Review: French Cruisers 1922-56

Discussions on books and other reference material on the WW1, Inter-War or WW2 as well as the authors. Hosted by Andy H.
Forum rules
You can support AHF when buying books etc from Amazon, Amazon.co.uk and Amazon.de by using these links.
It costs you nothing extra but it helps keep the forum up and running.
User avatar
Andy H
Forum Staff
Posts: 15326
Joined: 12 Mar 2002 20:51
Location: UK and USA

Review: French Cruisers 1922-56

Post by Andy H » 20 May 2013 00:27

French Cruisers 1922-1956 by John Jordan & Jean Moulin.
Published by Seaforth Publishing. ISBN 9781848321335


For those of us whose grasp of French ended with our high school education, accessibility to quality English language source material on the French Navy and it vessels has been somewhat limited. However I’m happy to report that things have been improving and changing over the past few yrs, and in no small way due too the fantastic work undertaken by John Jordan & Seaforth Publishing. If your familiar with Jordans earlier work with Robert Dumas French Battleships 1922-1956 by the same publisher, you know your getting another tour de force piece of publishing, though this time with Jean Moulin as Jordan’s co-author.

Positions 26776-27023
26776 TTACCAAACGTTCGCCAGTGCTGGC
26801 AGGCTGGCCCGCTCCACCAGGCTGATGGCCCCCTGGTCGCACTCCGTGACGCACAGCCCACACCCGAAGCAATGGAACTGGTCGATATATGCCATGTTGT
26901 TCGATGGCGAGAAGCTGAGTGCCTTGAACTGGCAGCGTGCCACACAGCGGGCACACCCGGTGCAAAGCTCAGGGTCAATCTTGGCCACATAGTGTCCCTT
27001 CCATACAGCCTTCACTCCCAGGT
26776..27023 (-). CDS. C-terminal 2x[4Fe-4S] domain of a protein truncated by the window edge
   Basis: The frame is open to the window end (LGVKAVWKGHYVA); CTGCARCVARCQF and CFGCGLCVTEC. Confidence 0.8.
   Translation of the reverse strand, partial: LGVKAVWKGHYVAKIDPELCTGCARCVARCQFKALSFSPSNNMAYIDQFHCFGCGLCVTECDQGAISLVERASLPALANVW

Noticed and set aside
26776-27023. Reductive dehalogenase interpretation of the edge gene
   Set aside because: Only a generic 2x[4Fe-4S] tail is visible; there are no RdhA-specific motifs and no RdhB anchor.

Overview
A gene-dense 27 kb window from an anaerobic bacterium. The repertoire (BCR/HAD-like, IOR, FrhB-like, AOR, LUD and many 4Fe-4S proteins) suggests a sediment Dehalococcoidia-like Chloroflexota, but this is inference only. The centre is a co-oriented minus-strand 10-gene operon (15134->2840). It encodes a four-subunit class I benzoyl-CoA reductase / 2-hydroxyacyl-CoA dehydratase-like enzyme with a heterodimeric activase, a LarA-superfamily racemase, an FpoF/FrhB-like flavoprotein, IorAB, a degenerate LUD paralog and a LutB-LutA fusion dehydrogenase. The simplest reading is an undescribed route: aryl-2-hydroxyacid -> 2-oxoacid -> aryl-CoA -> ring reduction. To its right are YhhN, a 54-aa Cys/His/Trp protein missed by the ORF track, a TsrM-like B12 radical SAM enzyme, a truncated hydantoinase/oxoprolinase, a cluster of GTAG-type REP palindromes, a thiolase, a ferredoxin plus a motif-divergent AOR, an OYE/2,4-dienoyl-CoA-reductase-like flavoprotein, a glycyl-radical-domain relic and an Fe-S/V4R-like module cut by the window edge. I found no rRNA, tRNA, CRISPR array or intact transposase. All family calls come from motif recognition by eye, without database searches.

The book is handily split into two distinct parts which could easily stand as separate publications in there own right, such is the quality therein. Part 1 (which has 8 chapters and just shy of 140 pages) is the Technical section where the various design philosophies and class characteristics are explained, interrogated and presented. These various technical facets are described & supported by countless line drawings and numerous B/W photographs. The narrative detail is truly overwhelming, as seemingly not even the most mundane piece of machinery or component isn't worthy of few lines or the odd drawing to illustrate it. Part 2 (which has some 4 chapters of around 64 pages) deals with the cruisers historical footprint (or should that be bow wave!) which shows us there proposed function, tactics, organisation, infrastructure and most importantly there actual combat duties. There are fewer line drawings in this part but this is offset by more maps and other visual aids to help give context to the associated narrative.
Sandwiched between these two parts are some truly emotive colour plates of the various cruisers by the French naval veteran and artist Surgeon General Jean Blade. His 16 watercolours add to the overall quality of this publication.

French Cruisers 1922-1956 is a must have for any serious naval historian of this period and also provides a fantastic reference book for those in the modelling fraternity. This book will remain at the pinnacle of our understanding & knowledge of the subject matter in English for decades to come.

5 Stars
You do not have the required permissions to view the files attached to this post.

Return to “Books & other Reference Material”